Getting Prepared For Downieville

Downieville, sitting peacefully at the fork of the North Yuba and Downie rivers, was once a prosperous gold mining town with a whopping population of 5,000. You wouldn’t be able to tell at first glance, but the humble one street town is a mountain bike paradise to locals and outsiders alike.

Every summer the Downieville Classic mountain bike race is open to 800 registrants and sells out every year. Of those 800 spots, 200 are reserved for the infamous “All Mountain World Championships”. This prestigious and grueling races consists of a cross country race on Saturday, followed by a downhill race on Sunday. Trust me, Downieville pushes the limits of what is considered a traditional cross country or downhill race. Over the course of a combined 45+ miles over two days, to even reach the finish line riders must avoid the seemingly inevitable crash, flat tire, broken chain, or bonk.

This past weekend I was able to pre ride the trails before the race, which is next month. In this pre race article, let’s take a short look at some of the best trails in California.

The point to point cross country race begins with an 8 mile, 3000 foot climb to the top of the mountain. This is nicknamed the “Trail of Tears”, a very accurate title. Riders must climb a steep, rocky double track with practically no easy parts. This one is the first of many tests along the route.

The first descent on single track is the Sunrise Trail. This is pretty standard as far as single track goes. Flowy, twisty, but do not be fooled. The worst is yet to come.

Next racers will follow a fire road to a trail called Baby Heads. Baby Heads is named after the rocks that make up the trail. The trail is wide, but there is practically no obvious line. The trail requires riders to plow through rocks, hoping for the best. Skilled riders will be able to hop from line to line, but beginners will find the task daunting. Fun to ride, but one hell of a challenge during a race.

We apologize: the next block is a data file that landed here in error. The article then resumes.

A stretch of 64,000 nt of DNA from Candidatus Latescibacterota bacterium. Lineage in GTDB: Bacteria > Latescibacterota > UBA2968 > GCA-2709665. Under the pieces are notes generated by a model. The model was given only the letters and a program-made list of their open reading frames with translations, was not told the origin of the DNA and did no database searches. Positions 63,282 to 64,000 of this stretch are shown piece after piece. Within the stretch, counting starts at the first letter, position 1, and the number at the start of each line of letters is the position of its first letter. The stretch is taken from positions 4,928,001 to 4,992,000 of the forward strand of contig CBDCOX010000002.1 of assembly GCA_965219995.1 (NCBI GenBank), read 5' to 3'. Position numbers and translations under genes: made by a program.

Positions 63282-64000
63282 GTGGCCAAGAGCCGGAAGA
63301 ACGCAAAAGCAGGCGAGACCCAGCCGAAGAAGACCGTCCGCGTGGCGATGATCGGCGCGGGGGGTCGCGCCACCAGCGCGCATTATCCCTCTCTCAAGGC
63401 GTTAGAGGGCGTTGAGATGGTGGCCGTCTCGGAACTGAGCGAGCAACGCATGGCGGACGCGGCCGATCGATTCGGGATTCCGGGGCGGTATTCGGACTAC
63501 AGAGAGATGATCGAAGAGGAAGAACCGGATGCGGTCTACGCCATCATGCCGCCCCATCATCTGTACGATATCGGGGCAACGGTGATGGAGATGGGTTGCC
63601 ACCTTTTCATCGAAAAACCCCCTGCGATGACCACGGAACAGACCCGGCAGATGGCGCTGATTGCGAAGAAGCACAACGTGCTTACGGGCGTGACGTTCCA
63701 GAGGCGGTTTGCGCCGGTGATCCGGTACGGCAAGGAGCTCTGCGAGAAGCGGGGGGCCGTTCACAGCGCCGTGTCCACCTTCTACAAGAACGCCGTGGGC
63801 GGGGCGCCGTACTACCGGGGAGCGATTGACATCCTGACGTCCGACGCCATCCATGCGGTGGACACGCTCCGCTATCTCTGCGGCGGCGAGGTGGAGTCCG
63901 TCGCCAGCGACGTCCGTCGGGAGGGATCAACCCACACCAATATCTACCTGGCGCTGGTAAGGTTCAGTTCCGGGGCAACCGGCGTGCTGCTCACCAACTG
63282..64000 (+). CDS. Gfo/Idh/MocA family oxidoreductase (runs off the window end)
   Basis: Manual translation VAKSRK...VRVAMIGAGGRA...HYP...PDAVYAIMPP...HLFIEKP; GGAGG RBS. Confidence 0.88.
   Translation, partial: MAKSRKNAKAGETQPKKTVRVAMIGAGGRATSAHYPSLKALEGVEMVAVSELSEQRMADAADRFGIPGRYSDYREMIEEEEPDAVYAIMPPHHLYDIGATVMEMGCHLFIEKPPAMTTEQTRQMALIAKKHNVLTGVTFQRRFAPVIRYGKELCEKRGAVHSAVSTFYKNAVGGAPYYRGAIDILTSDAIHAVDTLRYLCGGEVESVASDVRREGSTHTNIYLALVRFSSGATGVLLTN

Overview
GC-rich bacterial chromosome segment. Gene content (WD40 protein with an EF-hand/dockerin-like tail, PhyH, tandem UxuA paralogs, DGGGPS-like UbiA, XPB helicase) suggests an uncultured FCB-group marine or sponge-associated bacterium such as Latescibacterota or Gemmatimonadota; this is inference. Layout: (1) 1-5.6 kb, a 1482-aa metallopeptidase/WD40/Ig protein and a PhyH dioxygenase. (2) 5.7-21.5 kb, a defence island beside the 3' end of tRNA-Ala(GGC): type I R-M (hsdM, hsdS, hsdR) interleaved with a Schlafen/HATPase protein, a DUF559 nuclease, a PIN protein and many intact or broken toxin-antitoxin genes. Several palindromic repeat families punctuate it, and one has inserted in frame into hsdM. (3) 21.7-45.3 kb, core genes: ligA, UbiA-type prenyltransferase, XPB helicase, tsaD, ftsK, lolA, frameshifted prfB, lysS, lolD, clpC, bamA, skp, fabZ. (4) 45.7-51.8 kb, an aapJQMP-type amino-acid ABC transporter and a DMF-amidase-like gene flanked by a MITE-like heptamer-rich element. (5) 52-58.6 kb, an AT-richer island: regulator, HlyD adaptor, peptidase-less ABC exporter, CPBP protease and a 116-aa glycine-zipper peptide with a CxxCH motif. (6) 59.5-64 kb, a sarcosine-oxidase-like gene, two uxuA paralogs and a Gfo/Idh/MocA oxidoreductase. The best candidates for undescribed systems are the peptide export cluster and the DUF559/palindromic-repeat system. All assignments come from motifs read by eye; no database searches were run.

A few creek crossings, bridges, and millions of rocks follow down the Pauley Creek Trail all the way to the more open trails in the forest.

Third Divide Trail is in the forest and is blazing fast. There are rocks, but once you know what is coming you can jump through rock gardens and rail your way down the trail. This trail at the end of the the course will really test riders ability to stay alert after tons of hard riding.

First Divide Trail brings you all the way to the finish, but it is no easy task. The trail features many flat and slight uphills, coupled with an exposed section of trail along a cliff. This followed by a sprint into town will take a racer’s last bit of energy.

The downhill race features one of the most popular trails, Butcher Ranch Trail. Butcher has it all. Fast, flowy, and rocky. Once riders open up and find their max speed, they will be challenged with such features as a gulley crossing and wet, slippery rock faces.

This is going to be my toughest race to date, and I can’t wait! After reading this overview, you owe it to yourself to check out the trails in Downieville!

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